More than 100 scuba divers collected 534 venomous Indo-Pacific red lionfish during the first tournament dedicated to reducing the population of the invasive species in the Florida Keys National Marine Sanctuary.
The September 11 tournament in Key Largo, organized by Reef Environmental Education Foundation (REEF) and the Sanctuary, is the first of three Keys-based lionfish roundups. The event attracted 27 teams which competed for cash and prizes to collect the most, largest and smallest lionfish.
The winning team captured 111 lionfish during the single day event. The largest lionfish caught measured in at just under 11 inches, and the smallest at less than two inches. Lionfish can grow to lengths of over 18 inches in western Atlantic waters where they are not native.
“The sanctuary is thrilled by the response from the dive community,” said Sanctuary Superintendent Sean Morton. “The volume of fish caught during this single day event demonstrates that dedicated diver removal efforts can be effective at helping keep this invasive at bay.”
Team “RAAR Talent,” hailing from the upper Keys and Washington DC, earned the $1,000 grand prize for most lionfish. The “Lion Killers” of Islamorada and Marathon netted the largest lionfish, along with $500. And with the capture of the smallest lionfish, team “Full Circle from Key Dives” also caught themselves $500.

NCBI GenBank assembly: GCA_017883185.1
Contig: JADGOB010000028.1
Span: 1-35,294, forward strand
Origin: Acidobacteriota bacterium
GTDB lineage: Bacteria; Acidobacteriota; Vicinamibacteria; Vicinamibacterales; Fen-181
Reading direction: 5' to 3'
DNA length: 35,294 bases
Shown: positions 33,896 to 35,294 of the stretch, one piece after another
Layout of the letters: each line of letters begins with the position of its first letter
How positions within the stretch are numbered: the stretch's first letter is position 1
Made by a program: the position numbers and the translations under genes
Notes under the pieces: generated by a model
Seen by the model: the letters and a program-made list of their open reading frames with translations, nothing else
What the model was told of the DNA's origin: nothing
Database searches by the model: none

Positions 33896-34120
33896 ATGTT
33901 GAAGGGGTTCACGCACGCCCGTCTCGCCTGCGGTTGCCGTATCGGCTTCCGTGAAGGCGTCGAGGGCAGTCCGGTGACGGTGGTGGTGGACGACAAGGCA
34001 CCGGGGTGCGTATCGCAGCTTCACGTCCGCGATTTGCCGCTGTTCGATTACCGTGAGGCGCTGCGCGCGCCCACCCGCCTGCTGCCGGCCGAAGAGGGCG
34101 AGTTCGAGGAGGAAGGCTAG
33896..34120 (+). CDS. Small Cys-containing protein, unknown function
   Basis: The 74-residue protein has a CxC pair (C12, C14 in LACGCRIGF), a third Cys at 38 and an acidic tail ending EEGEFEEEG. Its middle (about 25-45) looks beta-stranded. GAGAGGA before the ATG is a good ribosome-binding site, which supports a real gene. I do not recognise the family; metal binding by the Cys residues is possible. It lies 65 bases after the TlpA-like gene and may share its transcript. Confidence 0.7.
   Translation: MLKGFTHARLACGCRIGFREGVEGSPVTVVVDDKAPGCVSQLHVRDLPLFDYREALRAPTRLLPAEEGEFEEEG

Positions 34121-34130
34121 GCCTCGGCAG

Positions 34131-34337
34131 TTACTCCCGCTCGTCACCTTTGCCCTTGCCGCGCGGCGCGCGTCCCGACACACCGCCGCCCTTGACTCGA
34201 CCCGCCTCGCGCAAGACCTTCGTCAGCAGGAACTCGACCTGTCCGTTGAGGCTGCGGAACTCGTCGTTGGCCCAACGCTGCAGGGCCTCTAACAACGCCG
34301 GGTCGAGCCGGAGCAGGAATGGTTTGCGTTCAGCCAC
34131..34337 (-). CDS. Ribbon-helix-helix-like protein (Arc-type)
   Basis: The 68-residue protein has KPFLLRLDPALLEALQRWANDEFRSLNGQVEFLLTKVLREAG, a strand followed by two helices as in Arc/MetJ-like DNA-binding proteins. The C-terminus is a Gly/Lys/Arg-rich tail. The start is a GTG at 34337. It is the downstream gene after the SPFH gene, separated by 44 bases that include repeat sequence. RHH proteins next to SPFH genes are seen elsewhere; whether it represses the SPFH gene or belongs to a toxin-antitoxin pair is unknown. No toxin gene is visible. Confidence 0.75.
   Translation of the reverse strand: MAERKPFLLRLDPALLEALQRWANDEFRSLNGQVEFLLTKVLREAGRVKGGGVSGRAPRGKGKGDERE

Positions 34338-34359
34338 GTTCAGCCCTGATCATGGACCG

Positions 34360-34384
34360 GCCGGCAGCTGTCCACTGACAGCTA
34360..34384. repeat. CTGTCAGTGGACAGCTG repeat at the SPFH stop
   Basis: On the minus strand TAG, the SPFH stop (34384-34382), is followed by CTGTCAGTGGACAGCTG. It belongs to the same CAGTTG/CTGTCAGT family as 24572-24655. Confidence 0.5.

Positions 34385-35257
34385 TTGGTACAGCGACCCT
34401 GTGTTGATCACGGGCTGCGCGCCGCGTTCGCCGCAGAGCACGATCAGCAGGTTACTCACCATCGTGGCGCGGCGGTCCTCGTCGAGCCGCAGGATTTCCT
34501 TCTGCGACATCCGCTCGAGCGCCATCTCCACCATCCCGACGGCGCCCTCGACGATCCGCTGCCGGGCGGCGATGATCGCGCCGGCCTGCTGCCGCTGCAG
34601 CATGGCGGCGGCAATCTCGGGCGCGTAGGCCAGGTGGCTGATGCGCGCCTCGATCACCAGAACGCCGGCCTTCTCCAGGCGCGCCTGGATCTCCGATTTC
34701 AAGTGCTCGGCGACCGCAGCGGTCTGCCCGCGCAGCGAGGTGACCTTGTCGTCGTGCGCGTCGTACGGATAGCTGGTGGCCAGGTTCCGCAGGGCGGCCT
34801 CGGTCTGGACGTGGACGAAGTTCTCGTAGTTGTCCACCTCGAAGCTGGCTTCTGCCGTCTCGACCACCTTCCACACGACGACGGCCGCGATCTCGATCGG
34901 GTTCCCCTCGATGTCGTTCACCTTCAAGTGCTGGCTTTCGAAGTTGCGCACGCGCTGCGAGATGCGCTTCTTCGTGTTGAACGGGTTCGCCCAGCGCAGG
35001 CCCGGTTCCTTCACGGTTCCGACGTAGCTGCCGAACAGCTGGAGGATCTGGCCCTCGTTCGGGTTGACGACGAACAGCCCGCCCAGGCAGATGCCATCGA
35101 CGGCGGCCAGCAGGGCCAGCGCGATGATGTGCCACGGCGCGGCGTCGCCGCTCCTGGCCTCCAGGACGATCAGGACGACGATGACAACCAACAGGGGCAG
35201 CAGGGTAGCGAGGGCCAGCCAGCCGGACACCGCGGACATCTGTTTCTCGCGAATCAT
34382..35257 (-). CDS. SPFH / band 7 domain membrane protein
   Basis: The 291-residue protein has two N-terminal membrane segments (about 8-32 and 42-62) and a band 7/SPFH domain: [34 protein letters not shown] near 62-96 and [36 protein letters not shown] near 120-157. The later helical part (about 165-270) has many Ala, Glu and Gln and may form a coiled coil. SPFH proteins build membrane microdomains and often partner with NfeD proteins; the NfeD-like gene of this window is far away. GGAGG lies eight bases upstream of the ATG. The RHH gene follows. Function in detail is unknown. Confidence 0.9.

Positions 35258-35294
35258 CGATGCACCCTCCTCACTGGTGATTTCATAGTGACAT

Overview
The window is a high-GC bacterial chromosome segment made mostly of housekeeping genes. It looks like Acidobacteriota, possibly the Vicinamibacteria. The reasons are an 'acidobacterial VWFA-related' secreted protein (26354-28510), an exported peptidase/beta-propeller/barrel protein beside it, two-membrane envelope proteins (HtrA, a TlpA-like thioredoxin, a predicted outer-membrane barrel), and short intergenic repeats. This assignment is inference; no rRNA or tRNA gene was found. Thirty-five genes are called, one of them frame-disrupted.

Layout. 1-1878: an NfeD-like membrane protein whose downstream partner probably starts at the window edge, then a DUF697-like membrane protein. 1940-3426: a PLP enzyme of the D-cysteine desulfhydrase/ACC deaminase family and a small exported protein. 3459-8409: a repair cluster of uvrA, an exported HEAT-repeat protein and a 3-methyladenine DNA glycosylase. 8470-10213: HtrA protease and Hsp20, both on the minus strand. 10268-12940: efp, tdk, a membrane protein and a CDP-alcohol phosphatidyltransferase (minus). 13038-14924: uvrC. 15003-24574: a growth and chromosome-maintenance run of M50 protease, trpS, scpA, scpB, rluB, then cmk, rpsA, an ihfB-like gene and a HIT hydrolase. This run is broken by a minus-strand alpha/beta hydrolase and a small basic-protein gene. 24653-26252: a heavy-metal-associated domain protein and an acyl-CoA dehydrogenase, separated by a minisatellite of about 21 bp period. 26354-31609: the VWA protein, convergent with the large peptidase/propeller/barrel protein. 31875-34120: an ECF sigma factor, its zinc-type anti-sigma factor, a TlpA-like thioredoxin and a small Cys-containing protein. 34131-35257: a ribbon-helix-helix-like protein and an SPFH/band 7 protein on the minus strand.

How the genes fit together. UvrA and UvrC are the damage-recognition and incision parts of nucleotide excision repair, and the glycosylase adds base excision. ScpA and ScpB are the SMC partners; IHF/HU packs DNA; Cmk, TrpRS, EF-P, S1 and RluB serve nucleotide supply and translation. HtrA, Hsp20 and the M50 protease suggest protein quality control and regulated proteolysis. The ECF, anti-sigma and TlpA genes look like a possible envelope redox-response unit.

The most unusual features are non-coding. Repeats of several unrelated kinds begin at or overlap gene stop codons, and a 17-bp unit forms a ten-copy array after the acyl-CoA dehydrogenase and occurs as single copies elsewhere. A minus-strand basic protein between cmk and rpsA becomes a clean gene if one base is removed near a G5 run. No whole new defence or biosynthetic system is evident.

“The community participation in this event surpassed even our most generous expectations”, said REEF Director of Operations, Lad Akins. “Everyone came together for a great event, including sponsors, volunteers, organizers, and of course, the lionfish hunters. Even those who brought in a single fish contributed to the protection of our native marine life and deserve our thanks.”
Divers and snorkelers interested in participating for the remaining 2010 Keys lionfish tournaments may register online at www.reef.org.
The second lionfish derby will be held October 16 at Keys Fisheries Market and Marina in Marathon, FL. The third derby will be held November 13 at Hurricane Hole Marina, in Key West, FL. A $100 registration fee provides each team with a pair of puncture resistant gloves — important protection from lionfish spines — and two tickets to the tournament banquet.
Lionfish’s growing populations off the southeast U.S., Bahamas and the Caribbean are impacting indigenous fish populations. Lionfish, which have a venomous sting, have no known predators in their invaded range and consume commercially and ecologically important fish species.
MORE LIONFISH STORIES:
Lionfish Invasion Spreads to Bonaire
For tournament results and information go to www.REEF.org/lionfish